The means of exit is important.  Make sure doors to the outside are working and can be opened. Locked exit doors present a real danger in emergencies.  There should be clear instructions of what to do in the event of fire and exit routes should be included in this. When occupied, fire exits to the outside should be able to be opened from the outside as well as the inside. Routes should be clear; consideration should be given to make sure furniture is placed so a clear route is established and you should consider any risk of people slipping on polished floors. Remember, what seems simple and easy for many can be difficult or impossible for the disabled or someone who is not well.

Evaluate

Consider the thoroughness of your assessment and the steps you have taken.  Have risks been reduced?  Have you an action plan to remedy any areas still requiring attention? When should you review the assessment? Ideally, this should be done at six to twelve month intervals or earlier if significant changes have been made to the property.

Who is the responsible person?  Who is the competent person?  Who did the assessment and when?  It is quite possible for the same person to be all three.  In some cases, where a trade person is working, they may become the responsible person for a short time. Consider creating an action plan for people working at your property and ask them to read it before they start work.

Summary

No risk assessment can be totally exhaustive, but when conducted well, it can often go a long way to ensuring greater safety in times of danger.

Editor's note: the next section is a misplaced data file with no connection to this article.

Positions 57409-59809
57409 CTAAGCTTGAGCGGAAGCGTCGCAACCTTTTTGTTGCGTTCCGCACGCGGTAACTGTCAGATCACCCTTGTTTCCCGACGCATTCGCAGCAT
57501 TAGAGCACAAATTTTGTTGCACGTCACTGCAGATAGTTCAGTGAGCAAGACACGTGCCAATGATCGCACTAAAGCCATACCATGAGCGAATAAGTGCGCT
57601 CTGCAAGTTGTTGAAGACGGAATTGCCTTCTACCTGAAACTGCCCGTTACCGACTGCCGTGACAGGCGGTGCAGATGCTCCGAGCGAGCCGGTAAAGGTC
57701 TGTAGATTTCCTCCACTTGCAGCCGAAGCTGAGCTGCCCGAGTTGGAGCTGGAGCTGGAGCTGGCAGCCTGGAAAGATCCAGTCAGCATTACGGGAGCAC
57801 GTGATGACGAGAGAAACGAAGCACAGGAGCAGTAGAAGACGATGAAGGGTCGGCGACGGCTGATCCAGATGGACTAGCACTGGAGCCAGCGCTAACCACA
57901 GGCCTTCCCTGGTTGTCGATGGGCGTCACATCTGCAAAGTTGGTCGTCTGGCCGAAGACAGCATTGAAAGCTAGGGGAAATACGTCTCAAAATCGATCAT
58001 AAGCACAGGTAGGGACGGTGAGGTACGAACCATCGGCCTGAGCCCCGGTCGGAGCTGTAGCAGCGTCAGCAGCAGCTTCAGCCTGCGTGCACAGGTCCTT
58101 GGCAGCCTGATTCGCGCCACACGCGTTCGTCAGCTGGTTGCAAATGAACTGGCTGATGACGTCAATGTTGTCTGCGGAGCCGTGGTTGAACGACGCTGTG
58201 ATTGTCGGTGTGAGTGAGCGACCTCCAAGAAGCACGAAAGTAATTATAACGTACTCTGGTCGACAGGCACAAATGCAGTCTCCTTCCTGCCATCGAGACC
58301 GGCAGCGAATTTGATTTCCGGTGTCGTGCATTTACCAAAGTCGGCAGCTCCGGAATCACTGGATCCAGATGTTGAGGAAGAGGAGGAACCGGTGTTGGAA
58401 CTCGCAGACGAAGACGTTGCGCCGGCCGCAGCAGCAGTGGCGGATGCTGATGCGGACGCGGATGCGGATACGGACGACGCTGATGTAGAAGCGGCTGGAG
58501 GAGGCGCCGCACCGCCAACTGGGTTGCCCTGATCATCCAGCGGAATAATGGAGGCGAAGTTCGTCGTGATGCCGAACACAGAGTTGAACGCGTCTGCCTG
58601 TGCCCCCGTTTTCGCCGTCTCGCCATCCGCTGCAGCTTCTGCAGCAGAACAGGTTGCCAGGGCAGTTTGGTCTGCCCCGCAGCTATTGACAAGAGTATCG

Although we have concentrated here on the risk of fire, a similar approach can be used for other health and safety concerns.  Things like moving and handling items, electrical safety, kitchen safety and the hazards associated with chemicals and dangerous substances. Your general emergency instructions should not only include what to do in the event of fire but also what to do if someone has health concerns. Providing contact numbers for the local emergency services and local GP are a must.

Polished floors, the danger of sharp knives in the kitchen along with the danger of children accessing bleach are all examples of health and safety concerns.  Electrical and gas safety are also major areas of concern. In addition to your annual gas safety inspection, testing electrical items is very important, as is reviewing the length of cables and the danger of people tripping over them.

There is no such thing as a risk free environment.  The point is to identify possible risks, take reasonable steps to minimise them and show you have done this in a logical, thorough and effective manner.

The result is what is important and the ability to show you have taken all reasonable steps towards the health and safety of all those occupying or visiting your property.

That said, there is only so much any reasonable person can do to ensure the health and safety of guests, if people are determined to endanger themselves, it is virtually impossible to cater for this and they have a legal responsibility towards their own health and safety in this respect.

The information is provided here is not exhaustive; there is a lot of helpful information widely available on the Internet. Especially useful is your local authority website and local fire service or fire safety company. Where necessary, such as in the purchase of any fire fighting equipment, you should seek relevant professional or competent people to check before making any decisions.